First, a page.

By Mike Woitalla for Soccer America
The U.S. Soccer Federation continues increasing its influence on boys soccer.
Launched in 2007 with 64 clubs, the U.S. Soccer Development Academy enters its 2012-13 season with 80 clubs, and for the 2013-14 season will add a younger age group, U-13/14.
Academy clubs currently field one team in each of the two groups: U-15/16 and U-17/18. The U-13/14 division will include teams from clubs not part of the current Academy structure.
The U-13/14s will, like the older age groups, play a 10-month season. It will, during the winter, include a futsal component.
Tony Lepore, the Development Academy Director of Scouting, answered questions about the Academy's growth during a Friday morning conference call.
Will players at the U-13/14 level also be banned from high school play?
TONY LEPORE. First of all, there’s no high school ban. There’s high school choice. There’s a 10-month choice. And we think this will help.
This is an age group with some entering high school, some in the eighth grade, and I think it’s much easier to make the decision when you’re in the Academy structure and environment and you really know what to expect from that environment.
So it will be a much more educated decision. We’ve also seen during these transition years to the 10-month season that the hardest decisions are for the players who’ve gotten a taste of high school. And in most cases it’s been that social draw to pull them back.
With the 14s they’ll enter an Academy environment early enough so they’ll be much more educated and we think that when the top players get in this environment early, they will know how to make the choice that’s best for them. The Academy is not for everybody.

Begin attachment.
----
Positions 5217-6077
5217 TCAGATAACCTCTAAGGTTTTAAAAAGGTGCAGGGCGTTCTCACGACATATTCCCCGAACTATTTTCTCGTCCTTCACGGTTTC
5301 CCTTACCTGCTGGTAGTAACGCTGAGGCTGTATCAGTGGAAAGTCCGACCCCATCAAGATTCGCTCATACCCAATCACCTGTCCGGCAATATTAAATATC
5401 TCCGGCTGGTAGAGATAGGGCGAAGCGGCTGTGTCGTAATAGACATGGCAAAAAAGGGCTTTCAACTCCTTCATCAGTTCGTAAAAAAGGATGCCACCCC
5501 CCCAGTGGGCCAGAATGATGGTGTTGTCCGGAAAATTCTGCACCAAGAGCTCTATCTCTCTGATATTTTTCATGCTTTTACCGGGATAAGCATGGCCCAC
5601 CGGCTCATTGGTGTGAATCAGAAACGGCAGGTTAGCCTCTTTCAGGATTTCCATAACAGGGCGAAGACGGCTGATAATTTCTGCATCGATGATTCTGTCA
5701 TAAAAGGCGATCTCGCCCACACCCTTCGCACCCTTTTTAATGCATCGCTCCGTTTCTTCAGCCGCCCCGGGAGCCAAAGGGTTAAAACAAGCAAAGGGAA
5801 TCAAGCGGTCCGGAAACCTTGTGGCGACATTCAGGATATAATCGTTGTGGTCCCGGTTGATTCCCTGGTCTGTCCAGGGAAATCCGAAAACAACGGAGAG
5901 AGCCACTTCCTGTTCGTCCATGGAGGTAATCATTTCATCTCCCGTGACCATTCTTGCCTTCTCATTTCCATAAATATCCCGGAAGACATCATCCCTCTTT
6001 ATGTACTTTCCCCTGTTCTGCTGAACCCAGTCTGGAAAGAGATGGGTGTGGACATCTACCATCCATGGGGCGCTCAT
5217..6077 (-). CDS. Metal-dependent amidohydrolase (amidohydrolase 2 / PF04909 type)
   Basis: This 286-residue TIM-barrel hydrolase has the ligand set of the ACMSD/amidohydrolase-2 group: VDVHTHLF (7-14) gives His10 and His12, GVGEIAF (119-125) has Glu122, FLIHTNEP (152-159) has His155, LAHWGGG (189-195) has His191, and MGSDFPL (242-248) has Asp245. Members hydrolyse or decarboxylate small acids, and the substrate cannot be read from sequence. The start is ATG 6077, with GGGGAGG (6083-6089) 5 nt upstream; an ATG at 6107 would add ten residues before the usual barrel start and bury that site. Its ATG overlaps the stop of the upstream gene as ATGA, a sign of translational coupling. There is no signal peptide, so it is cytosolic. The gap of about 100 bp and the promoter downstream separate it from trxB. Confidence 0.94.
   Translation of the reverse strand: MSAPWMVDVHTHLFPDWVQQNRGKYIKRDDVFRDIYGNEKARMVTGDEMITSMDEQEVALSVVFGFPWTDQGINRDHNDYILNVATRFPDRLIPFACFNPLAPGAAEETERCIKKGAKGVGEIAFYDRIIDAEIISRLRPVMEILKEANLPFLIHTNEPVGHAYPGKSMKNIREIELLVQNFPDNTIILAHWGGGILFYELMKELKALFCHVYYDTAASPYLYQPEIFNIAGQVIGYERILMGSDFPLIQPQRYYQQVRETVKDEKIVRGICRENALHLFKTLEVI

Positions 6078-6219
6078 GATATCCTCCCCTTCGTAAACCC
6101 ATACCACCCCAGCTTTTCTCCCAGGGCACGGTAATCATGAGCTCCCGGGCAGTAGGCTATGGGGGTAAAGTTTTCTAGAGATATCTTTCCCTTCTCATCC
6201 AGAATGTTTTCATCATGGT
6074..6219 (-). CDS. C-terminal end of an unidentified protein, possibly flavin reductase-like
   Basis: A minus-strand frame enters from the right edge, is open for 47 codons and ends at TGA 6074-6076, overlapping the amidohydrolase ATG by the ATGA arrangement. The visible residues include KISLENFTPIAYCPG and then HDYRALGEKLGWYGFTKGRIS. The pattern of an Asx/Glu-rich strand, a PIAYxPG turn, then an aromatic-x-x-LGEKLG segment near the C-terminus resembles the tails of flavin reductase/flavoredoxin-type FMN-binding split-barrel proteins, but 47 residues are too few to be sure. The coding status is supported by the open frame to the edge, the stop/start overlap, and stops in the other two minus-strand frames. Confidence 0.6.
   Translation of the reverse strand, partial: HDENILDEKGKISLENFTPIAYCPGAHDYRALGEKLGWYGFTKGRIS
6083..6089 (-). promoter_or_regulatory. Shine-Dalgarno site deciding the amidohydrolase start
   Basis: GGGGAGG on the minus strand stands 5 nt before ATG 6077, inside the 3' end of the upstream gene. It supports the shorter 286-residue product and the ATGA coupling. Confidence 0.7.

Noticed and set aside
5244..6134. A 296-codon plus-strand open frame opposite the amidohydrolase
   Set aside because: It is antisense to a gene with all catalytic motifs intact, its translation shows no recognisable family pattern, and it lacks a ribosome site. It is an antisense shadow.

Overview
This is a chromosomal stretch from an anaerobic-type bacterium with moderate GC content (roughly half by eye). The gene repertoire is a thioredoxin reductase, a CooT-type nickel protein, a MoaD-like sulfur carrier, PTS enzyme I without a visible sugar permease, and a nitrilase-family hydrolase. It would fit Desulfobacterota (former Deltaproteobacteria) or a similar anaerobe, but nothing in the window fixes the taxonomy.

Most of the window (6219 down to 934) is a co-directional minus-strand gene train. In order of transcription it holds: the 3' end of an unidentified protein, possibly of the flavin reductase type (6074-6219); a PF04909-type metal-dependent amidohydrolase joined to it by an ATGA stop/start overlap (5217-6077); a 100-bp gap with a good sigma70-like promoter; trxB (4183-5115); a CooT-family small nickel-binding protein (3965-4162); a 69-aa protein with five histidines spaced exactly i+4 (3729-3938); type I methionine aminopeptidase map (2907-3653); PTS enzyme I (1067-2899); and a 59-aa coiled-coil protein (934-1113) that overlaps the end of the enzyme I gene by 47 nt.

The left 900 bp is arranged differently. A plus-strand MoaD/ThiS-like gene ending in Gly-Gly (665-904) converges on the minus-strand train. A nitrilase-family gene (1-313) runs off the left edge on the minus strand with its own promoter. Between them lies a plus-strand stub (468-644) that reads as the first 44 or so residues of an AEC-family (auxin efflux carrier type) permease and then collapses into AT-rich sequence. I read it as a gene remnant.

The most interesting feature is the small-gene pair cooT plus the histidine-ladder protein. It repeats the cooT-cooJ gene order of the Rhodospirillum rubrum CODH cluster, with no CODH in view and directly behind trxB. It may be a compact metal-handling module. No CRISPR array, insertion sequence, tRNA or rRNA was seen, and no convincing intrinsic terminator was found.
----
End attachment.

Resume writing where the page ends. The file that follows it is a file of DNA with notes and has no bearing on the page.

How closely will the U-13/14 season resemble the older age groups?
TONY LEPORE: We’ll probably build in a longer break period in the winter for this group. We’re also going to implement a futsal program, because we know the benefits of futsal, during that winter time.
And then it will be the same standards in terms of approved events outside the Academy that meet our standards. For example, the Dallas Cup is in a window for the 15, 16, 17, 18s, and Disney is another one of those. It will be similar for 14s. We’re also encouraging all our age groups to consider international experiences during these open windows.
What’s the rationale for welcoming clubs outside the Academy to field U-13/14 teams?
TONY LEPORE: Really there’s three parts to that. For us the first one is we want to spread the philosophy of the Academy, the principles, the approach to player development. We want to also fill in some travel gaps.
We know that the current schedule, when we look at the match schedule for the 15, 16, 17, 18s, that doesn’t fit [the younger division].
That was part of the challenge in the beginning. That model doesn’t fit the 13, 14s. In some cases we can, where there’s less travel, but there’s certain parts of the country where the 15, 16, 17, 18s' schedule would just be too much travel. So we’re going to look to fill in those travel gaps.